Whether you’re an aspiring or current mid-level professional, or you’re hiring mid-level professionals, you’ll need to know the skills that are most important for mid-level professionals to learn.
Who are mid-level professionals?
Mid-level professionals may be known as knowledge workers. This is a common refrain from them:
“I enjoy the work I’m doing. As I climb the seniority ladder, I don’t want to end up spending time managing people & not doing the work I love.”
Mid-level professionals are highly valued for their skills & experience. They don’t typically have direct reports.
In order to help you determine the most essential skills for mid-level professionals, we spoke to managers and knowledge workers from different industries. Based on their responses, we’ve identified the top 5 skills for mid-level professionals, as follows.
#1. Communication skills
Communication skills is one of the most important skills for professionals of any level and it regularly tops the list of skills that recruiters look for. For example, in a survey by GMAC, recruiters in the technology industry cite strong communication skills as the most important reason for their confidence in business schools to prepare graduates to be successful.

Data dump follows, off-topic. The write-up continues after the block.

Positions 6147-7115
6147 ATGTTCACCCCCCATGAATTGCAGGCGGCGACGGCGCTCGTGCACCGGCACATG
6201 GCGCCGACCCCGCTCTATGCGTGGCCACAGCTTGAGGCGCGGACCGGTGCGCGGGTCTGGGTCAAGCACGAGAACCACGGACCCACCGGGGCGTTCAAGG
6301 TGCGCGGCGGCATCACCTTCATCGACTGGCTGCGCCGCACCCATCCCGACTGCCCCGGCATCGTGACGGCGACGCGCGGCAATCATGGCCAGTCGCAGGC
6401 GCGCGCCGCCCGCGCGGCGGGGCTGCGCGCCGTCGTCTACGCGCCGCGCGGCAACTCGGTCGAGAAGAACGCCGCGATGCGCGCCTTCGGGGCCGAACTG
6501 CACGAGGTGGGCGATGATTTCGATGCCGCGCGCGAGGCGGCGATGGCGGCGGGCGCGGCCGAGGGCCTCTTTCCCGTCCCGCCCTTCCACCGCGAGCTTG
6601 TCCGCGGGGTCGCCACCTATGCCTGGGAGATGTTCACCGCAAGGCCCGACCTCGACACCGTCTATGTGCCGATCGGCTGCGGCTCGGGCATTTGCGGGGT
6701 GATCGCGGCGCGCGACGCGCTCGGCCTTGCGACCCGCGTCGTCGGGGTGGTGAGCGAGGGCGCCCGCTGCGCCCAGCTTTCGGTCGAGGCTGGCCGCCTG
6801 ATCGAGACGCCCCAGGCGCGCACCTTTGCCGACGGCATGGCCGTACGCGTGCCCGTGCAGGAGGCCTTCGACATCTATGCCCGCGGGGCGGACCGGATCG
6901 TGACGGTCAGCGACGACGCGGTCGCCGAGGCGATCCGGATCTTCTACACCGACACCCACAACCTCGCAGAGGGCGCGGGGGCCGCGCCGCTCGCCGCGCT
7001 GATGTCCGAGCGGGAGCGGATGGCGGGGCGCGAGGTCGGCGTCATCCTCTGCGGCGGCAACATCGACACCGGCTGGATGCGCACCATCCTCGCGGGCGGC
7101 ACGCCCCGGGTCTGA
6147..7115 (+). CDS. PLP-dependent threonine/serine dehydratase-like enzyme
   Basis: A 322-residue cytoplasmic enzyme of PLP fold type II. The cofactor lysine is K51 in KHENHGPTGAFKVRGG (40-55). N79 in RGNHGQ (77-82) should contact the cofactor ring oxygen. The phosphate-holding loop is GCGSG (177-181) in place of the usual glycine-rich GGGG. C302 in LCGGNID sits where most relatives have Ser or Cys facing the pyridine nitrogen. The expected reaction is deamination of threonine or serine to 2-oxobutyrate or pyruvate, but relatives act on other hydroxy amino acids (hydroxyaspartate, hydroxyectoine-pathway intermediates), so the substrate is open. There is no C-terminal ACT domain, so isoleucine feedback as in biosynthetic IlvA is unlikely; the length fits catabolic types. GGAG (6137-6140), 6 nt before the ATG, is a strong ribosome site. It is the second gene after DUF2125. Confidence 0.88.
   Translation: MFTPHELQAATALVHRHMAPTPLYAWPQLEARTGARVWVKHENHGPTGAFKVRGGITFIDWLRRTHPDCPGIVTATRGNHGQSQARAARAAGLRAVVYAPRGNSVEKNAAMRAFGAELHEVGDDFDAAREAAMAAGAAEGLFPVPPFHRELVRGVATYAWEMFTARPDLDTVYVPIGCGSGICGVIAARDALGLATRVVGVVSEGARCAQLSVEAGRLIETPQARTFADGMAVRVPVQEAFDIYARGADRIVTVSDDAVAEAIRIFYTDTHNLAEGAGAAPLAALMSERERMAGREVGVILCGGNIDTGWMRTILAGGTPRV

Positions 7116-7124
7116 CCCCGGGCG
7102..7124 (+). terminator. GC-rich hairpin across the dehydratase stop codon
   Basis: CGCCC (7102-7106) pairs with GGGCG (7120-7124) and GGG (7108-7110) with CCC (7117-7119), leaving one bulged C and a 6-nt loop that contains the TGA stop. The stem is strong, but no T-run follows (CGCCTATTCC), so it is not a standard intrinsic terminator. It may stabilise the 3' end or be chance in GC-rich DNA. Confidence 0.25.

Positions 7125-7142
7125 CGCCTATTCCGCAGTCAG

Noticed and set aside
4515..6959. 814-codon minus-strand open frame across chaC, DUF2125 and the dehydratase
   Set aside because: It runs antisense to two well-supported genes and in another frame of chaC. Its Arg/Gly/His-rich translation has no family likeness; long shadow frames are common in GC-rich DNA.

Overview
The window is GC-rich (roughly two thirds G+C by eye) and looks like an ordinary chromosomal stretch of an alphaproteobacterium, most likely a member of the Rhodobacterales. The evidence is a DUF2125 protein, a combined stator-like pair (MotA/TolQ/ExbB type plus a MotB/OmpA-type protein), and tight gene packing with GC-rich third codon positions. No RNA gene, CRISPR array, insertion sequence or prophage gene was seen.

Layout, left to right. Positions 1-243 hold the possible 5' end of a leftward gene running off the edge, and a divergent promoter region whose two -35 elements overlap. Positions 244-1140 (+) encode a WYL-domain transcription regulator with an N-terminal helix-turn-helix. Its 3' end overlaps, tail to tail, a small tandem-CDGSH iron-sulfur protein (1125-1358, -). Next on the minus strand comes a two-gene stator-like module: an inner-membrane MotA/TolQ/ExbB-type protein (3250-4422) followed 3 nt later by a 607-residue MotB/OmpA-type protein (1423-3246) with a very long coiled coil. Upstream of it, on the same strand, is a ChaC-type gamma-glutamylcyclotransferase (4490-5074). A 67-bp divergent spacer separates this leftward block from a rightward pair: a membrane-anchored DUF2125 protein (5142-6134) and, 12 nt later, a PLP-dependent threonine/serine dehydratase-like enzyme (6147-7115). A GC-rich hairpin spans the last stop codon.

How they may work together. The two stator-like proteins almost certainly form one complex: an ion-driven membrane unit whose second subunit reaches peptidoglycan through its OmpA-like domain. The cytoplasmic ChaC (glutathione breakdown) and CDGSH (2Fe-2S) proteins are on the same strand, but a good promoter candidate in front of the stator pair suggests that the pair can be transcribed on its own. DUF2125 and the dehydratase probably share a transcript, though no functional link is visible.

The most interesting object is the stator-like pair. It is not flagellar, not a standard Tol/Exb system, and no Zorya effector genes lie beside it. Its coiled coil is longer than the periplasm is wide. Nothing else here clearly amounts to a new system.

Effective communication skills are particularly crucial for mid-level professionals. According to Andrew Tillery, Marketing Director of Map Communications, “Effective communication skills are vital to mid-level professionals, because you are often involved with dozens of different groups both inside and outside of the organization. Being able to effectively communicate establishes you as a reliable, productive person that people can count on.”
A related ability is the skill to influence others. Kerry Hanson, Organizational Change Manager from VeggTravel, is a mid-level manager with no direct reports. She highlights that “the art of influencing is an essential skill set especially if a manager doesn't have direct reports. The ability to talk in someone else's 'language' and convince them to take action without any formal authority is key to getting ahead.”
#2. Leadership skills
It may seem counterintuitive that leadership skills are considered to be important to mid-level professionals who have no direct reports. Nevertheless, leadership skills are crucial to the work that mid-level professionals and knowledge workers do.